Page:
Eloquent Etiquette

The New Year is upon us and it’s time for a new segment, Eloquent Etiquette. We thought we’d expand our view to not only focus on creating exciting events and delightful details, but to also advise as to how to make formal party interactions and customs less foreign and daunting.

This week we found a great article, courtesy of Allure Magazine. “How to Make a Fabulous Party Conversation” caught our attention because it’s clear concise and gives you different topics and techniques to include or excuse yourself. Enjoy!

How to Make Fabulous Party Conversation

December 31, 2010

New Year’s Eve is one of those high-pressure party evenings: You know it’s coming for, well…a year, and you’re supposed to have the time of your life. But when you find yourself talking to people you met just moments ago—and might end up kissing when the countdown ends—there’s nothing like enforced fun to kill a conversation. Here’s how not to let it fizzle:

  • Do a little homework. Read a few online newspapers and peruse blogs like Gawker andHuffington Post. That way, if someone brings up current events, you can ask a few strategic questions to get him talking. When you know what kind of guests you’ll be mingling with, it’s easier to focus your reading. “If it’s going to be a lot of investment bankers, the odds are that talk will turn to government oversight of Wall Street,” says Deborah Roberts, an ABC News reporter. “And you can keep that in mind as you read the paper that week.”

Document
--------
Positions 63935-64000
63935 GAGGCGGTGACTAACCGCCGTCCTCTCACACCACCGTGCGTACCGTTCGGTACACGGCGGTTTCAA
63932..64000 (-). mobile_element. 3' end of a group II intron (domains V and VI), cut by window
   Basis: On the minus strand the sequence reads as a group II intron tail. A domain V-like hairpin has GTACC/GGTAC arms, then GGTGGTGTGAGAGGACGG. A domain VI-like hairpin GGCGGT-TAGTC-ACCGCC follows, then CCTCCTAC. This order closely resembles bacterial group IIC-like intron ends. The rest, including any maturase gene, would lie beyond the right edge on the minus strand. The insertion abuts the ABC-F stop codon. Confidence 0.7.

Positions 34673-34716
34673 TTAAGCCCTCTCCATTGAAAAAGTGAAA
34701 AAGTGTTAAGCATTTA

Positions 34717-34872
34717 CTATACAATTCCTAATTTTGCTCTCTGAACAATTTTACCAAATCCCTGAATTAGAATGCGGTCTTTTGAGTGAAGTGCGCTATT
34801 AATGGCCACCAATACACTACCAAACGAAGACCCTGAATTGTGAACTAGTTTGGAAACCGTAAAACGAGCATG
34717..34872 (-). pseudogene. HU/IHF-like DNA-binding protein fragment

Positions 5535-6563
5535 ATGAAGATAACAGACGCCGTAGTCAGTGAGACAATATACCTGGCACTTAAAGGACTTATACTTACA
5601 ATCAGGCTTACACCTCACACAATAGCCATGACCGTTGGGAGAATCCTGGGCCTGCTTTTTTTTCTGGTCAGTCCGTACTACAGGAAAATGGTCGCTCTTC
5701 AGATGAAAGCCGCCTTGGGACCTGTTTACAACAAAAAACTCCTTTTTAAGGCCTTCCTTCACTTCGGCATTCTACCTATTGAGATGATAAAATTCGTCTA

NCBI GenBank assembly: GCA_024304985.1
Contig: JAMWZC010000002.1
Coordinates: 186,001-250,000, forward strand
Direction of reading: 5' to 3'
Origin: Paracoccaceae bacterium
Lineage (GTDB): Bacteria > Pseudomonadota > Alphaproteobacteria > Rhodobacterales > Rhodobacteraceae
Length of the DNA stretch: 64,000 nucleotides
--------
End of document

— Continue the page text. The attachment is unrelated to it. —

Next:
• Avoid the obvious. Don’t be intimidated by someone because of their job or reputation; just find out what interests him when he’s not at work. “Powerful people have hobbies, too, and they like to talk about them as much as anyone else does,” says writer Julia Reed, who has made small talk with senators and presidents.
  • Ask for recommendations. People love to be asked about their favorite finds. Ingrid Sischy, a writer and the former editor-in-chief of Interview magazine, fishes for advice she can use on her next vacation or night out. “I’m always trying to find out great new places, great restaurants, great books,” she says. “Some of the best things I’ve done, I learned about at dinner parties.”
  • Push some buttons. “Feel free to be wildly interrogative and ask profound questions,” says Simon Doonan, creative director of Barneys New York and the author of Nasty: My Family and other Glamorous Varmints. “For example, ‘How’s your relationship with your mother these days?’; ‘When was the last time you cried?’ Fellow guests will think you’re insane, but the answers are never boring.”
  • Know when to make your escape. If you’re really getting nowhere with the small talk, then extract yourself. “I often do the discrete handoff,” says event planner Deborah Williamson. “I’ll see a group of friends and introduce the person to everyone. After a few minutes, I’ll excuse myself and dash off.” If that fails, fake it. “I pretend to look for someone specific,” says Marjorie Gubelmann, a New York City social fixture who goes to countless parties every year. “I’ll say, ‘I’m looking for Dorothy—it’s always Dorothy. And then a few minutes later, I’ll apologize, excuse myself, and leave to go find Dorothy.” And the last resort? “Apologize and say you must find the ladies’ room,” says Gubelmann. Go in (even if it’s just to apply lipstick), then bump into someone else on your way out.